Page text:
On the heels of their impressive Grand Opening, the Evernote Blog is spotlighting their bookmarklet designed to quickly capture entire pages and sync them across Evernote’s desktop, web, and mobile platforms. In their post and embedded video, Evernote suggests that it may well the be the elusive hybrid: both a notebook and bookmarking service.
What’s the toughest thing to remember? For me, it’s websites. Everyday, I visit tons of sites: blogs, shopping, news, recipes, and travel. It’s too much. I’ve actually stopped bookmarking because it’s so hard to find anything in the sea of links, and when I do go back, the page is often gone or changed. Since Evernote is a single place for all of your memories, (websites you visit are memories too, you know) we thought we could do better.
Introducing, the new Evernote Web Clipper, which gives you the ease and simplicity of bookmarking, but more importantly, also gives you context by saving the text, images, and links, including the source URL, right into your Evernote account. Once the page, or part of a page, is saved into your account, you can tag, organize, search, browse, edit, and remember it forever.
Evernote touts the bookmarklet as a way to archive complete pages for future reference. But in my testing, that didn’t hold up. The bookmarklet worked great for clipping bits of text and pictures. However, on quite a few sites I got an error message if I wanted to save the entire page. On other sites, I was able to clip the entire page. The behavior wasn’t predictable, though. Is there a character limit? An image limit? Does it depend on the site? Or is the raw size an issue?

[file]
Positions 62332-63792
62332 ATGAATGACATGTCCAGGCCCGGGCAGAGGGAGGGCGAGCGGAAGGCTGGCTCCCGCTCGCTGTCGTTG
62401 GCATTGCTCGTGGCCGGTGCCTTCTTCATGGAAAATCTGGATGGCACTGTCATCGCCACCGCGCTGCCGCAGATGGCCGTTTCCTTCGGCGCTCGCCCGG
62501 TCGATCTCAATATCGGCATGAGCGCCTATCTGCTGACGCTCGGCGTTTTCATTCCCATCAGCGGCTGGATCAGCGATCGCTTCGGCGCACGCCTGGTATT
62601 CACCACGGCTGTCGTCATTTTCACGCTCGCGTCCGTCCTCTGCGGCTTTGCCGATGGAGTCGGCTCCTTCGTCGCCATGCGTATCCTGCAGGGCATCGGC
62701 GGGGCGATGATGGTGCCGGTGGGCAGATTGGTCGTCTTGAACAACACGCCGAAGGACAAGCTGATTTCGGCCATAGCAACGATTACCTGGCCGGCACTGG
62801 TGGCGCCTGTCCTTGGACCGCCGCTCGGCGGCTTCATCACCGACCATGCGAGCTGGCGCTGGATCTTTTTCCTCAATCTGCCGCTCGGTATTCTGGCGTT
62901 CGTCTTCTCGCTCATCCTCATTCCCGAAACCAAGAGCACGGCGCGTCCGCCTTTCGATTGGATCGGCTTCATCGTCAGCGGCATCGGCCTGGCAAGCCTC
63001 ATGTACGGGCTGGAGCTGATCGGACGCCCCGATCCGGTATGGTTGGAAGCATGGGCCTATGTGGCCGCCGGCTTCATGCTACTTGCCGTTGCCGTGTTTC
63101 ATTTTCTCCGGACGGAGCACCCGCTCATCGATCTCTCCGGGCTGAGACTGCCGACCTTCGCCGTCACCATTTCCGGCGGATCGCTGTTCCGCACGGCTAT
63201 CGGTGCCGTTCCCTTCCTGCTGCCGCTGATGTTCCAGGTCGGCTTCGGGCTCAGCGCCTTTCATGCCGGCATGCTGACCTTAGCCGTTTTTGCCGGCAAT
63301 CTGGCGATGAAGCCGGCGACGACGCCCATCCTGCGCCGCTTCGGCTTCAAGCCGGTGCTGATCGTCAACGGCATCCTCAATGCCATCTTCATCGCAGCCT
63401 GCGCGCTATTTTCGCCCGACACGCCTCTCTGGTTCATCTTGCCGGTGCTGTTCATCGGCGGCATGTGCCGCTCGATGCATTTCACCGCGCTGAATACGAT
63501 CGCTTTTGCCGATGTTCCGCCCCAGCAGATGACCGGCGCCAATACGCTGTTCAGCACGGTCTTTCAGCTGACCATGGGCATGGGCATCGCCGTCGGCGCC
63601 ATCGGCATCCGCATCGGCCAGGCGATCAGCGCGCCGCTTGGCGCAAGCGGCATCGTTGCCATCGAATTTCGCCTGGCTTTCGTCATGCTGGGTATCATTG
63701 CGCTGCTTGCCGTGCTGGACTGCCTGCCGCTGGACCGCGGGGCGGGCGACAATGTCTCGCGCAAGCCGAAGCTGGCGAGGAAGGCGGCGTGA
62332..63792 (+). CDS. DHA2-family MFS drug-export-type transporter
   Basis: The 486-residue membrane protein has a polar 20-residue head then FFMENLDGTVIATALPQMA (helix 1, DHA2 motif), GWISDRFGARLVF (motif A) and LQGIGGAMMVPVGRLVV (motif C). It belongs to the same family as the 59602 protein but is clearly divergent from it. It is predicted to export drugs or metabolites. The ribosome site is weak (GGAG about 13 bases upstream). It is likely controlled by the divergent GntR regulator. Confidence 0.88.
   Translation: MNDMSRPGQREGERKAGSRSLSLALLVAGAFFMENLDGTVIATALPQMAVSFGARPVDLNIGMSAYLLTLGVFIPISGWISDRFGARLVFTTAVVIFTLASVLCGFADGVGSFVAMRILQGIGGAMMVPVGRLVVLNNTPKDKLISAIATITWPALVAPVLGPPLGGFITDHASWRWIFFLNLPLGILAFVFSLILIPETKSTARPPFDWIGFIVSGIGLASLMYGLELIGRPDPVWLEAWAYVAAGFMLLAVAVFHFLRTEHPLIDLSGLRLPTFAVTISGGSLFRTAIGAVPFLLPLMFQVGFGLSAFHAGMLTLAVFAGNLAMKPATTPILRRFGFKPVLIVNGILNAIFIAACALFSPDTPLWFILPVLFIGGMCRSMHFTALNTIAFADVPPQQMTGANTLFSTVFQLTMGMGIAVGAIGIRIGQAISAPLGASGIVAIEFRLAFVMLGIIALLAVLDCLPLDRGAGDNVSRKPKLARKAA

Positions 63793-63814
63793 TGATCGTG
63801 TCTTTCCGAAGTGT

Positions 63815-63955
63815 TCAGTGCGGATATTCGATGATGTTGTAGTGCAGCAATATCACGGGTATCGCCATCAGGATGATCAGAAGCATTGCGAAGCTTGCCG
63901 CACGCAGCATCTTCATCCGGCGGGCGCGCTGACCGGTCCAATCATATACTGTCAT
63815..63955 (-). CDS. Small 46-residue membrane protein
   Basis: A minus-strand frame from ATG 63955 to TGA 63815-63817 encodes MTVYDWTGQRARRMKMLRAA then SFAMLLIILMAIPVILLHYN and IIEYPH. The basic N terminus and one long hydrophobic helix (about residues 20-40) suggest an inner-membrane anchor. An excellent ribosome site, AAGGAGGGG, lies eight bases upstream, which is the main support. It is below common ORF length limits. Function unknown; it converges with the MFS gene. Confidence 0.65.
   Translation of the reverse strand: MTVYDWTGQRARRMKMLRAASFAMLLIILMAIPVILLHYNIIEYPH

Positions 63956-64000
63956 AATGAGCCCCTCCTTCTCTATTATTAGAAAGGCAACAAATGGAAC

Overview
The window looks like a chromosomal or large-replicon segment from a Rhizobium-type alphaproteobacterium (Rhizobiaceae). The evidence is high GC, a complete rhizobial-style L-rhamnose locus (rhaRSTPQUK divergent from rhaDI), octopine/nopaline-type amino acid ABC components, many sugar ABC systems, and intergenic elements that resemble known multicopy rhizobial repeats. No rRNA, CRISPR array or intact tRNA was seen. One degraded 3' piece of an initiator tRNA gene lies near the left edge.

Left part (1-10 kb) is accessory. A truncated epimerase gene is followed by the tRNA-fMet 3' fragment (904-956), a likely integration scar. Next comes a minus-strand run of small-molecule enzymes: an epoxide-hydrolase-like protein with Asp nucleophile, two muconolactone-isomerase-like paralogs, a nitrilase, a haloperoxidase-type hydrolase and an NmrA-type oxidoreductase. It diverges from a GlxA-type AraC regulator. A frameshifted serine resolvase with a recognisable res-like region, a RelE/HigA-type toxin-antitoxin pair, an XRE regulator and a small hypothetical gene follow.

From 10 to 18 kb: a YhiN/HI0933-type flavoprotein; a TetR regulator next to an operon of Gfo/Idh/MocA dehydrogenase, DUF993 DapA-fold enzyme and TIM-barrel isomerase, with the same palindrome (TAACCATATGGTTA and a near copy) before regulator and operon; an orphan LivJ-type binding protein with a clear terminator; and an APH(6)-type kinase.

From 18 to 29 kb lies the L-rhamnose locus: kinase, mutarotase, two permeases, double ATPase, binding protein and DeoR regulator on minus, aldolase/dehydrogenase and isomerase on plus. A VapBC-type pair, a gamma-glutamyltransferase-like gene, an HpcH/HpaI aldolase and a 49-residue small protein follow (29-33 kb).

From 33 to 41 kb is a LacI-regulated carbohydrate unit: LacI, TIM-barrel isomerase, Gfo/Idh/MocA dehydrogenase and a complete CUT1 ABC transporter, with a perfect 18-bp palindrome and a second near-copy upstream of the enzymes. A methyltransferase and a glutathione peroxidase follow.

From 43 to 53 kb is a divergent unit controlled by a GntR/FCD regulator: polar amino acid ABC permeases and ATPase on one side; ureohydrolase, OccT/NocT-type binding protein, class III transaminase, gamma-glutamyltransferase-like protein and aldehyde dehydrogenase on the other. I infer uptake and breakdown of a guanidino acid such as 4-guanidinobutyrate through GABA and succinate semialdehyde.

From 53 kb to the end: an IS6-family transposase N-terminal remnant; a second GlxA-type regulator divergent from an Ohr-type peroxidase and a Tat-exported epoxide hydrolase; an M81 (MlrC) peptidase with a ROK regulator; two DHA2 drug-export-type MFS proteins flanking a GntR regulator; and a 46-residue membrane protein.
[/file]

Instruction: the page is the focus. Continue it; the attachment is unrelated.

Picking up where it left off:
Really, I don’t mind there being a few limits to the feature. But it’s annoying to not know what those limits are. Visiting Evernote support doesn’t really help:
If the Evernote Universal Clipper cannot clip the contents of the document you need, an alert will be shown. Try adding the content as a screenshot as described under Adding Screenshots below.
Basically, if you’re on the Desktop you can add a screenshot. Okay, I guess. It’s bizarre to me that they aren’t a bit more transparent about the limits of the bookmarklet.